67P, why erosion from the neck?

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Re: 67P, why erosion from the neck?

Unread postby Metryq » Fri Dec 05, 2014 3:54 am

viscount aero wrote:Or the less eroded comets may indicate that they could be older but have only been recently encountering the Sun

We'll call this reservoir of dirty rocks the Viscount Aero Cloud. :D

Hmmm, if electrical forces can circularize orbits very rapidly, could there be a similar electrical disturbance that flings asteroids from the belt between Mars and Jupiter into "cometary" orbits? Could those asteroids that have been showing comet-like behavior be a foreshadowing of a body about to be pinged around the Solar system? Thus, could the source of comets have been right under our noses all the time?
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Re: 67P, why erosion from the neck?

Unread postby willendure » Fri Dec 05, 2014 4:13 am

viscount aero wrote:To add, tonight I began formulating the basis for a paper that cites corrosion as the mechanism for cometary erosion. The comet is clearly being eaten away. The peanut/duck shape is a common erosional state. I assume from this that younger comets will not yet show this feature (such as Tempel 1/Deep Impact).


I had a thought or two on this:

If the comet started out as an approximate sphere, and eroded preferentially at its poles, it ought to end up as a doughnut (torus) shape, perhaps not with the hole going right through, but I think you get what I am talking about?

If the comet started out as a lozenge shape, that is a rock longer than it is wide, the same pattern of erosion could end up with the peanut shape. That is, the peanut shape looks like a slice through the doughnut shape I am describing above; in in CAD parlance the peanut shape is approximately the union of a lozenge shape and the doughnut shape.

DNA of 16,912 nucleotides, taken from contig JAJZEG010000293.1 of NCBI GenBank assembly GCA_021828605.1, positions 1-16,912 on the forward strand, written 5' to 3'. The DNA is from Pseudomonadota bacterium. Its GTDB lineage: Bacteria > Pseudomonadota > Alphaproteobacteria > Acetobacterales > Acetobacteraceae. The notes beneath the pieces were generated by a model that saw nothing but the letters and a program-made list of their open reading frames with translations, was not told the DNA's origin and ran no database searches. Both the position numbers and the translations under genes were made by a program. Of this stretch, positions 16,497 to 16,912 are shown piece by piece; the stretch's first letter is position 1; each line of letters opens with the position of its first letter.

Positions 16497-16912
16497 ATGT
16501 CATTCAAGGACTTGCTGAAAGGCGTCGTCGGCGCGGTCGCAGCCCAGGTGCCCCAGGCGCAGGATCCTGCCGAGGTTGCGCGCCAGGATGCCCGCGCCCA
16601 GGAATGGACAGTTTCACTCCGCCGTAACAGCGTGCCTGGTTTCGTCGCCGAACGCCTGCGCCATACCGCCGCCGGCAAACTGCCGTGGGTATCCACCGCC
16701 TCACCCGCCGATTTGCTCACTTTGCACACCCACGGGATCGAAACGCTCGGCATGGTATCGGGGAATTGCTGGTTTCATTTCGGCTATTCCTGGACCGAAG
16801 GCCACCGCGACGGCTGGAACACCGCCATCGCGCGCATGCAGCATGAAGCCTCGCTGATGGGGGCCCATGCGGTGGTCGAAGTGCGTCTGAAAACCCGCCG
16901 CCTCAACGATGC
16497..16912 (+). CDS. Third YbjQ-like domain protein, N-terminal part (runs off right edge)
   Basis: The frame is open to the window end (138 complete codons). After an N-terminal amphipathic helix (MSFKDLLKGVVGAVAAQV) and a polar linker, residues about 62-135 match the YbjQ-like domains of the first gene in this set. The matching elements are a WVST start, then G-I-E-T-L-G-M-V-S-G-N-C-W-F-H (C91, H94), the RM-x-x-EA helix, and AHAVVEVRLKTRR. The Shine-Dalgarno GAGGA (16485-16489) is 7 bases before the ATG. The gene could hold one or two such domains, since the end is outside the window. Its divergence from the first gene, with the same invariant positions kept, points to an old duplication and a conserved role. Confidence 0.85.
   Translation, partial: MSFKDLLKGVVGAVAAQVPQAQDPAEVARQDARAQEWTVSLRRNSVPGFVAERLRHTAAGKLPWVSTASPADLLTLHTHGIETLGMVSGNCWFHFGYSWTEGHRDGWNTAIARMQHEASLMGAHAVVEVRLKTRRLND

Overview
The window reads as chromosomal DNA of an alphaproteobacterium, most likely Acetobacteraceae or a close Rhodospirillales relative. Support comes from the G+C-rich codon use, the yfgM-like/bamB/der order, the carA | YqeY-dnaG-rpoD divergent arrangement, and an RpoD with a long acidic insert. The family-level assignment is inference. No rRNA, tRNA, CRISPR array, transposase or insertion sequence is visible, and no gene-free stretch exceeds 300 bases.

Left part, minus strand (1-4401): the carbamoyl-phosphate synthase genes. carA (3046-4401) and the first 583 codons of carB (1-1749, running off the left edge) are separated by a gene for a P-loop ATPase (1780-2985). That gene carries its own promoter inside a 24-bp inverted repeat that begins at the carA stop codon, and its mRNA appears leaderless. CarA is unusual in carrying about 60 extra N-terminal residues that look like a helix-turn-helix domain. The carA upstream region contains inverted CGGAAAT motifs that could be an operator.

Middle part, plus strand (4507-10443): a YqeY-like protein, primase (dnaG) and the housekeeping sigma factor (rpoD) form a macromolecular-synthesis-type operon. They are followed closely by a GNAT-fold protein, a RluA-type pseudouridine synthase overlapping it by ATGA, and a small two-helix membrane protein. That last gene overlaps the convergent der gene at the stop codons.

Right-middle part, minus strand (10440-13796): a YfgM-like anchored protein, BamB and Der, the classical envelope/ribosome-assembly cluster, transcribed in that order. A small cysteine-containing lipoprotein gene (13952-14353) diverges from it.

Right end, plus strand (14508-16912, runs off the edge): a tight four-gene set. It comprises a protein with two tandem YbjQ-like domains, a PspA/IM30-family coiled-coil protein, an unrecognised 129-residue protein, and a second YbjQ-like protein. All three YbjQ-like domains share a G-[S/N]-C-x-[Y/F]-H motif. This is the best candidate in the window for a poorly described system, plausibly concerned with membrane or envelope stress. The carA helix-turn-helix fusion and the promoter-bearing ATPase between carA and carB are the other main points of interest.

Sorry for the lack of a sketch to illustrate this, but hopefully I managed to get the idea across?
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Re: 67P, why erosion from the neck?

Unread postby willendure » Fri Dec 05, 2014 4:15 am

viscount aero wrote:
willendure wrote:
viscount aero wrote:If the animation of 67P's rotation is correct then the axis goes through the neck of 67P--directly at the poles. Assuming the space rock began as a chunk with no erosion, the erosion began at the poles and remained eating away at the poles until the comet began to assume a 2-lobed shape. Plasma/electricity tends to be a "polar"-centric phenomenon.


This is a testable hypothesis; the other comets we have seen with a 2-lobed structure, do they also have their poles oriented perpendicular to the neck?


Thank you and good question. That would require going through all the available treatises/write-ups detailing prior cometary missions as far back as Giotto/Haley. Next would be to mimic, in the lab, an axially-revolving cometary body made of Olivine (Silicon-based igneous rock) and pyroxene--the major constituents of the Stardust samples--and then subject it to an electrolytic/electrical environment of a virtual anode and cathode (the anode being the electrode that accepts current) whereby a magnetic north pole is created on the laboratory stand-in comet.


Does the comet have a magnetic north pole?

I thought Earth has one because it has a liquid core. Mars has a much weaker one, because its core solidified. Could the comet have one, and is it needed for this polar erosion hypothesis to work?
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Re: 67P, why erosion from the neck?

Unread postby viscount aero » Fri Dec 05, 2014 11:09 am

willendure wrote:
viscount aero wrote:To add, tonight I began formulating the basis for a paper that cites corrosion as the mechanism for cometary erosion. The comet is clearly being eaten away. The peanut/duck shape is a common erosional state. I assume from this that younger comets will not yet show this feature (such as Tempel 1/Deep Impact).


I had a thought or two on this:

If the comet started out as an approximate sphere, and eroded preferentially at its poles, it ought to end up as a doughnut (torus) shape, perhaps not with the hole going right through, but I think you get what I am talking about?

Sorry for the lack of a sketch to illustrate this, but hopefully I managed to get the idea across?


Yes I thought about that, too. Good eye you have :idea: To add, it wouldn't matter, in my opinion, how spherical or oblong it was if a donut hole were to emerge. Per that idea, with a static polar arrangement, the hole would be bored straight through the comet at the poles, as if the comet were placed on a drill press vice.